When running a website, one consideration that publishers have to make to ensure a good user experience is their users’ browser choice. Few though take time to consider how a user’s choice of browser influences the ad revenue they are likely to generate. The results from our data indicate a significant variance in revenue generated by users of each of the popular web browsers. Understanding this can help publishers to target their most valuable users, whether that is through content choices or paid campaigns.
Why though should browser choice influence ad revenue? There are a number of reasons for this, but they fall into two headings: Demographic and Technical.
Demographic reasons why browser influences ad revenue
Every browser has it’s own profile of users and they are surprisingly diverse. An obvious example is that a Safari user is more likely to be the user of Apple products. Many will tell you that this makes for a more valuable user (either due to higher earnings, marketing susceptibility or both – depending on who you listen to), although our data suggests that this is not the case when it comes to ad revenue.
Other differences are less obvious. Internet Explorer users tend to be older, Chrome users are more likely to live in a city and Safari users are more likely to be female (source). There’s also pretty solid scientific evidence that browser choice is an indicator on intelligence and that users of Chrome and Firefox are likely to have higher IQs than those who favour Internet Explorer and Safari.
These differences show that each browser has it’s own user group and we shouldn’t therefore be surprised to see a variation in advertising performance across different browsers.
Technical reasons why browser influences ad revenue
The differences in revenue are not limited to audience though. Technical differences in browsers influence how ads work and how effective ad targeting through each browser is. Display ads rely heavily on cookies to convey important targeting information and browsers interfering, limiting or blocking these has a particularly significant impact on revenue. Safari, Firefox and Chrome all have their own take on how advertising cookies are handled and the impact of the more aggressive cookie blocking in some browsers is evident in our data.
How we built this data
We analysed a sample of a billion impressions served through our Ad Exchange account in the first week of June 2019. Breaking these down by each of the popular browsers serving on Smartphone, Desktop and Tablet we saw significant differences on every site. The data we have presented here is aggregated across all sites and looks at the variance from average in order to account for differences in CPMs and browser mix across different sites.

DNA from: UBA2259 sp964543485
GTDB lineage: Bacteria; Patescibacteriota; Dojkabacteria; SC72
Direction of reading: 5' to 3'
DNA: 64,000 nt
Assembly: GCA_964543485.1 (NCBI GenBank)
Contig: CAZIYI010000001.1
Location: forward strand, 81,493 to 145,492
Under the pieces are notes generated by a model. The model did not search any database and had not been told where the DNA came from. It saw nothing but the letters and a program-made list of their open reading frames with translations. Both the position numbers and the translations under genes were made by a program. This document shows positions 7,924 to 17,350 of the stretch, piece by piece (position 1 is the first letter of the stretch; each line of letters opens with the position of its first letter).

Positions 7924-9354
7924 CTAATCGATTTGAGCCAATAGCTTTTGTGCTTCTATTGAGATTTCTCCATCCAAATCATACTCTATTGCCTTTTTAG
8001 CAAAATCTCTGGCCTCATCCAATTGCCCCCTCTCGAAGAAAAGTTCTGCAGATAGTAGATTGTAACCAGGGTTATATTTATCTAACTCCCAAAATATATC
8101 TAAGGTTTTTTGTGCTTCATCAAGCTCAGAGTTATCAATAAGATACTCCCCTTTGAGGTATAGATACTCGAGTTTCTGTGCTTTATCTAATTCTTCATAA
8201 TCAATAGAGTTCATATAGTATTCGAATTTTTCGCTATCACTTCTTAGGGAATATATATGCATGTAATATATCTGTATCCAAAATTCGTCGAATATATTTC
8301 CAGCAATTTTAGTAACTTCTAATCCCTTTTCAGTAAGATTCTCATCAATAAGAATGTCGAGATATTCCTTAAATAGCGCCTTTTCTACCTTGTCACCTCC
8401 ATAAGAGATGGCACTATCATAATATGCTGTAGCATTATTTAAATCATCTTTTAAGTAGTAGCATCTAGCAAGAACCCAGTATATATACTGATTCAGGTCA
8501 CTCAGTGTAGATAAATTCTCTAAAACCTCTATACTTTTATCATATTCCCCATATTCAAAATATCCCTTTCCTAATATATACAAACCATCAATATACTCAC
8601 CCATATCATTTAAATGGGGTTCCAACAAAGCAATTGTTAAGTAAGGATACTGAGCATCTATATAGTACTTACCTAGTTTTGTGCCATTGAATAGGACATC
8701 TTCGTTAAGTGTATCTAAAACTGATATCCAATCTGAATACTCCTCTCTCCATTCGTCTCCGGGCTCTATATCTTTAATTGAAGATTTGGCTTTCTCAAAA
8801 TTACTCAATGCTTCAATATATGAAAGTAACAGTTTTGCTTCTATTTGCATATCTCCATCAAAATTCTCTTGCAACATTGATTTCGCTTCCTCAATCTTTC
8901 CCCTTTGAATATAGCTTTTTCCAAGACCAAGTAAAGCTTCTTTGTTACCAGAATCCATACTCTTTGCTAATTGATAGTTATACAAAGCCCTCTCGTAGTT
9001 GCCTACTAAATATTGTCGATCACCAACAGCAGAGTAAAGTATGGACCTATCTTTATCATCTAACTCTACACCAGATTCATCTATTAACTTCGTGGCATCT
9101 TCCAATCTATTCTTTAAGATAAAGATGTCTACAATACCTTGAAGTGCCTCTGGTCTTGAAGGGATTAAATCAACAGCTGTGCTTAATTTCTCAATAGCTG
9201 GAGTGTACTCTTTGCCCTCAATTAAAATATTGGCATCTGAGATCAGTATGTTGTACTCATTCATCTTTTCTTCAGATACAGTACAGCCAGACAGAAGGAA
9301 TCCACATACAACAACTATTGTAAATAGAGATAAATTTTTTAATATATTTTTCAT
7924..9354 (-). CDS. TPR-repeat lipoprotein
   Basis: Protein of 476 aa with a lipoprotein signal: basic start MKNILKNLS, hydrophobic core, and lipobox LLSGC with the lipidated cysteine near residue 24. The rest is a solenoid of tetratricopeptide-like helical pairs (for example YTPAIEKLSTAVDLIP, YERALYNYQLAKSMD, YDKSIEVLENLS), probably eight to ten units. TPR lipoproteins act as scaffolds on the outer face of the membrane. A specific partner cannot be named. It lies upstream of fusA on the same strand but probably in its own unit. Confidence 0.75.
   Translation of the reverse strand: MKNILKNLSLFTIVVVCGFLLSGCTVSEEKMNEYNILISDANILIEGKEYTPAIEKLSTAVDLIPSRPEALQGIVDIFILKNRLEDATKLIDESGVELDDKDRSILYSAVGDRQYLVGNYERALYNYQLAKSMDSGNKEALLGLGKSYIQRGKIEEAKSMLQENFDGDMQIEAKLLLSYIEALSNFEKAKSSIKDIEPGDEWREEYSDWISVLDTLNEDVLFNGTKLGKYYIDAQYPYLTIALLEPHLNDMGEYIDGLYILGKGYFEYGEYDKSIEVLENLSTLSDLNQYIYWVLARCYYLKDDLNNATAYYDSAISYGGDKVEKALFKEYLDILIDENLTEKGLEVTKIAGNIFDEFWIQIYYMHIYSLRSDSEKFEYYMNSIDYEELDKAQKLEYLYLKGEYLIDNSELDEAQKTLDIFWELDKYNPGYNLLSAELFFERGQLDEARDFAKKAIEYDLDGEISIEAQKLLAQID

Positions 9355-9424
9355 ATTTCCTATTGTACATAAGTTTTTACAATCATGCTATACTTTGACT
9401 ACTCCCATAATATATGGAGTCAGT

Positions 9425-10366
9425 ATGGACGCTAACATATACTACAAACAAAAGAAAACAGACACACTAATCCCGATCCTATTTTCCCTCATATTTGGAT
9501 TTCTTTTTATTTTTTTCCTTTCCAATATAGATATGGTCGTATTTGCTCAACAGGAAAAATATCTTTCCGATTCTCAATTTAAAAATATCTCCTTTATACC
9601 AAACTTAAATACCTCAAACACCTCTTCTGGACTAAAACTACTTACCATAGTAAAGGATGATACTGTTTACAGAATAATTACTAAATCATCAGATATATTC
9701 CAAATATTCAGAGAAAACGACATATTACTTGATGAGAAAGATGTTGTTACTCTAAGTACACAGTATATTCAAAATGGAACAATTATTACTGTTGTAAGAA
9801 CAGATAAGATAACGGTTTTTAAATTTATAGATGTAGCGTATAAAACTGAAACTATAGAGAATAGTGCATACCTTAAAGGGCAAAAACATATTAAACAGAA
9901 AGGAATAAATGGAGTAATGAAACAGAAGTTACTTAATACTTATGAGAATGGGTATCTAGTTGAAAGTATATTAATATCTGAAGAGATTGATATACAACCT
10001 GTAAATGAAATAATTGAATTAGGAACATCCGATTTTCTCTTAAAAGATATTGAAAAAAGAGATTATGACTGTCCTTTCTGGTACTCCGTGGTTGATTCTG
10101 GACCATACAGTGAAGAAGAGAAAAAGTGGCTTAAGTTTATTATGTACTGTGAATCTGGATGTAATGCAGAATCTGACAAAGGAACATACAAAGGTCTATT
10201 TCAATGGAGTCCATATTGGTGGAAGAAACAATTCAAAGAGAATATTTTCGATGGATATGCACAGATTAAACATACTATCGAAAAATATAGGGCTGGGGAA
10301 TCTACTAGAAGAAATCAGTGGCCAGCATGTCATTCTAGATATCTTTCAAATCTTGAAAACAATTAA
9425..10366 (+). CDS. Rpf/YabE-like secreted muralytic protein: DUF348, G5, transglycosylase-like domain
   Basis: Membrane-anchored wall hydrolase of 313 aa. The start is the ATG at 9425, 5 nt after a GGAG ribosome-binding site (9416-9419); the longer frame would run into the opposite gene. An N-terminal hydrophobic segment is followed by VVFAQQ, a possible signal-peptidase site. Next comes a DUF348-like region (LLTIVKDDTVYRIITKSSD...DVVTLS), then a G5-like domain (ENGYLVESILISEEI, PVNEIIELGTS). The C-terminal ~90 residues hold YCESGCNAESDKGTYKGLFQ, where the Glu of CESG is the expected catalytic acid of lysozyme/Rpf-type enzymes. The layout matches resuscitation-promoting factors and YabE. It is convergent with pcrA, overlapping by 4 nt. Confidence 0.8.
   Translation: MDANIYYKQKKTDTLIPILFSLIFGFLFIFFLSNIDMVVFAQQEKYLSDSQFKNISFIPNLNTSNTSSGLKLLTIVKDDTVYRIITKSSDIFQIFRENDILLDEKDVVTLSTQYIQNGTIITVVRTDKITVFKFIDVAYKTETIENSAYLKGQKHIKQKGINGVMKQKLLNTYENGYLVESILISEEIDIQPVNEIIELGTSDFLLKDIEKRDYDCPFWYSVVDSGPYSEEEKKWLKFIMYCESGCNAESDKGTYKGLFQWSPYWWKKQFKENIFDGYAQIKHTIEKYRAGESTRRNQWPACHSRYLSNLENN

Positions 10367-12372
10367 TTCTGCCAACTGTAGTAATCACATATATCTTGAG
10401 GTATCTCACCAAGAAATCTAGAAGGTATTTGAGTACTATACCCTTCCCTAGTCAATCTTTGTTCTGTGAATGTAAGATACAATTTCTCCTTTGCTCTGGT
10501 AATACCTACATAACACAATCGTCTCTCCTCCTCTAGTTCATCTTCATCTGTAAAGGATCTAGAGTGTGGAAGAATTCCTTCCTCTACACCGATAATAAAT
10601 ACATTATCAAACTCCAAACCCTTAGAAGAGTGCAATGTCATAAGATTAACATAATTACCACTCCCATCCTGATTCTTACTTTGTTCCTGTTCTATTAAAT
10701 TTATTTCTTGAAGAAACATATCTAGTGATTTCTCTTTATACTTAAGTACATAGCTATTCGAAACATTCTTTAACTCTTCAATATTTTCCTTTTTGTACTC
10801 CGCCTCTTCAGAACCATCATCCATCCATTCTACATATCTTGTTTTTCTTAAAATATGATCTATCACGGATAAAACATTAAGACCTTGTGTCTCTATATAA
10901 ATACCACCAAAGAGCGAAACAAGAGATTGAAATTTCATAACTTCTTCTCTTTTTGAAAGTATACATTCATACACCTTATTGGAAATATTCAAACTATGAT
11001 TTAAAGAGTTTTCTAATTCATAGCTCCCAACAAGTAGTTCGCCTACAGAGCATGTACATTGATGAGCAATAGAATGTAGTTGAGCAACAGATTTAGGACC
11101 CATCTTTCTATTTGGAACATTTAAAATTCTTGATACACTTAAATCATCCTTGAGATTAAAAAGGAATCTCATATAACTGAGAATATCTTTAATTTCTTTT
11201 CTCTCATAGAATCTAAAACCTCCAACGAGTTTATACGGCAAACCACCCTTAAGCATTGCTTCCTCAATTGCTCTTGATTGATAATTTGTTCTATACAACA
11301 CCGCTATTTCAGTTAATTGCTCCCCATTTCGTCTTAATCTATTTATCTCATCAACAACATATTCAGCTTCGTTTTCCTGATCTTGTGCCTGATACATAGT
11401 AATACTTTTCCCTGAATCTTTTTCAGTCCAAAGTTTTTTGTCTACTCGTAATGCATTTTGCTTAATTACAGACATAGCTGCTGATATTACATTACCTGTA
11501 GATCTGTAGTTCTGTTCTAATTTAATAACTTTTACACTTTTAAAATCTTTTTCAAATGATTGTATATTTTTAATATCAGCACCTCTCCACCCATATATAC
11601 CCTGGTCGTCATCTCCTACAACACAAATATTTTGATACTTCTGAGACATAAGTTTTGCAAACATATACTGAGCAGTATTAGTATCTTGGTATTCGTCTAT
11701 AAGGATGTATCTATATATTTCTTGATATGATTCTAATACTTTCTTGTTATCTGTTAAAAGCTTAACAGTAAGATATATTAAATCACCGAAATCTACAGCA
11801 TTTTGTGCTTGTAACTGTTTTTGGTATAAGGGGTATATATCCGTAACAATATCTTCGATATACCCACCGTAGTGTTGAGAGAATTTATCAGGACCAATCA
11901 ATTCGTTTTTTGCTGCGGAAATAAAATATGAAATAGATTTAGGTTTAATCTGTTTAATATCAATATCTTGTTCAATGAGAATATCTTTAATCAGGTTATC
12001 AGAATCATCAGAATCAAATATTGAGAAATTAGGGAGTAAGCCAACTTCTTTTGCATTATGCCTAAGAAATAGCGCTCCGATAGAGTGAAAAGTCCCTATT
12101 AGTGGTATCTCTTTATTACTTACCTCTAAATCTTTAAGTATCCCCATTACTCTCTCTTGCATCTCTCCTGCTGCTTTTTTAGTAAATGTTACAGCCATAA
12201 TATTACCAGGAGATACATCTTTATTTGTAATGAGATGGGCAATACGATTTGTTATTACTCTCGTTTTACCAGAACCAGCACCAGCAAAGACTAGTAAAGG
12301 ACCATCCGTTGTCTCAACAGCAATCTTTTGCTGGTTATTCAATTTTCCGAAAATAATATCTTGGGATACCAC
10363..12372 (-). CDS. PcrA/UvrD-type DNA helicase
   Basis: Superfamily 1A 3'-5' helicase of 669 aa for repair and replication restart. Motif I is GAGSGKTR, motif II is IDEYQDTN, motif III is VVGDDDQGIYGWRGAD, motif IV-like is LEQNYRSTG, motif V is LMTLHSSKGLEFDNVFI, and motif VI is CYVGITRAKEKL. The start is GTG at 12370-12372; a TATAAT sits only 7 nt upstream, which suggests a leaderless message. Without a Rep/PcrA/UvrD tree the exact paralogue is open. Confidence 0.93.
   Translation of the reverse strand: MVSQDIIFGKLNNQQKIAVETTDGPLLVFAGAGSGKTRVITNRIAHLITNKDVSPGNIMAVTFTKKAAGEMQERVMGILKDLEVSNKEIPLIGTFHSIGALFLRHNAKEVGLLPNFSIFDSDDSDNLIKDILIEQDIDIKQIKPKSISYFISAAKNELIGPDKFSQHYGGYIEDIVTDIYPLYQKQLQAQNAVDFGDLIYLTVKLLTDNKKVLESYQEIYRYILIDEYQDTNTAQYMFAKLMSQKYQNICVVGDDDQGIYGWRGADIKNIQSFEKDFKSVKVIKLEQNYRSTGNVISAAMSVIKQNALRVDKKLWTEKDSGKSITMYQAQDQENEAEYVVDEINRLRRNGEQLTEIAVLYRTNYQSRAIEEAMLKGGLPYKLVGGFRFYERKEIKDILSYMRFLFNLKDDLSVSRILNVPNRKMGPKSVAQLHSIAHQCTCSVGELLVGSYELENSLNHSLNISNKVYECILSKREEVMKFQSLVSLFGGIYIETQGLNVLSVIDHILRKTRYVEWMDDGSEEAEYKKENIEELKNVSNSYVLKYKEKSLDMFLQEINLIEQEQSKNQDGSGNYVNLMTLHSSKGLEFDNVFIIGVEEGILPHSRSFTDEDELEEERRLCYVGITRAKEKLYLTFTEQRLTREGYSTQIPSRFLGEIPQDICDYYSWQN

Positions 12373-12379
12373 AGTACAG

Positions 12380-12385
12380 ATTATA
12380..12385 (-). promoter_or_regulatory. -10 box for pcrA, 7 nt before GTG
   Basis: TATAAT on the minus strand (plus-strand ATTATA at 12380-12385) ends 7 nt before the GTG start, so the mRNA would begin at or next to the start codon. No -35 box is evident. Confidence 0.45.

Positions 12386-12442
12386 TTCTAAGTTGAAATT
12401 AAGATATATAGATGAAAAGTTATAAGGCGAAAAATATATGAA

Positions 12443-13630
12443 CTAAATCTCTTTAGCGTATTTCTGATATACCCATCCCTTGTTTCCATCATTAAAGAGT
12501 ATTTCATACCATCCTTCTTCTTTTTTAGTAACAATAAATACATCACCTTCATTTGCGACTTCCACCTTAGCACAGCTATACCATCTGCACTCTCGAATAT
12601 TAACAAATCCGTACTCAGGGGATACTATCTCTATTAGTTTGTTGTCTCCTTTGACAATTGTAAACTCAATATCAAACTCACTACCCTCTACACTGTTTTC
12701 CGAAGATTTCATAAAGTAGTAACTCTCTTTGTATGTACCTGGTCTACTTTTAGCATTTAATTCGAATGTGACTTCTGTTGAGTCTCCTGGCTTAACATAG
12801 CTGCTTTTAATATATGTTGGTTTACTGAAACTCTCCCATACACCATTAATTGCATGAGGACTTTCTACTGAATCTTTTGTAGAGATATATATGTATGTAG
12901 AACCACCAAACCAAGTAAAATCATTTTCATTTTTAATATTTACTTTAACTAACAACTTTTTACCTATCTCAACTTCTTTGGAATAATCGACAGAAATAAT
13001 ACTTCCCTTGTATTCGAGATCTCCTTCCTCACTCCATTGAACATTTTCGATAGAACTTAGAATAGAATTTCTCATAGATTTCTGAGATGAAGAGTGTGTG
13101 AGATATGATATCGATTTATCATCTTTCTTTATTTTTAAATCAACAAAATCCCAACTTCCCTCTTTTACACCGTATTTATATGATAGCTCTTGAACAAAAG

The main limitation in this method is that it is limited to Ad Exchange performance, and ignores header bidding partners. See the notes below about collaboration.
Data has been presented by device type, as CPMs are also greatly influenced by device type, which the following chart shows.
CPM by Smart Phone Browser
In our data sample, smart phone browser share was a two-horse race between Chrome and Safari. It’s no great surprise to see Chrome (owned by the world’s biggest advertising company) outperforming Safari (Owned by Apple who have taken a strategic stand against Google online advertising).
This pattern continues amongst the “also rans” with Android Browser performing at similar levels to Chrome with more privacy-centric browsers lagging behind. This data contains two surprises. The first is the gap between Opera and Safari/Firefox. This could be due to a more strict privacy enforcement in Opera, but could also be related to the way that Opera can interfere with geographic reporting. The second surprise is Microsoft’s mobile Edge browser, not just for it’s appearance, but in that it is the worst performing in this data. This is contrary to what we see on desktop, where Edge is a much stronger performer.
CPM by desktop browser
Results on desktop probably hold fewer surprises. Chrome is the most dominant and therefore tracks close to the average. Firefox and Safari are both taking a significant chunk out of publishers’ revenue as a result of their privacy-centric features, with Safari losing over a third of revenue. Microsoft’s Edge and older Internet Explorer both perform significantly ahead of Chrome. With Chrome currently placing no real barriers to ad monetization, the high performance on Microsoft browsers is likely related to the profiles and behaviors of those users.
CPM by tablet browser
The data relating to tablet use in our sample was limited (who still uses a tablet, right?), so we have limited the results to just the three most popular tablet browsers. Again, Chrome performs best for publishers, and Firefox the worst. Safari is the surprise here, performing closer to Chrome levels than Firefox.
The next most popular browser on tablet was Opera, This should be taken with a pinch of salt as there was a limited number of impressions being served to Safari on tablet in our sample. We’ve omitted it from the main charts as it only accounted for 0.5% of tablet impressions, but it is worth noting that CPMs on those impressions were a worrying -48% vs average tablet values.
Want to collaborate?
This initial study shows interesting trends in CPM rates by browser, but is across a limited number of websites. We plan to repeat the study across a larger sample of websites in the near future. If you have access to performance data in the region of millions of impressions per week and would like to help us build a more accurate picture of this please do get in touch. This can be done in a way that does not compromise any sensitive data.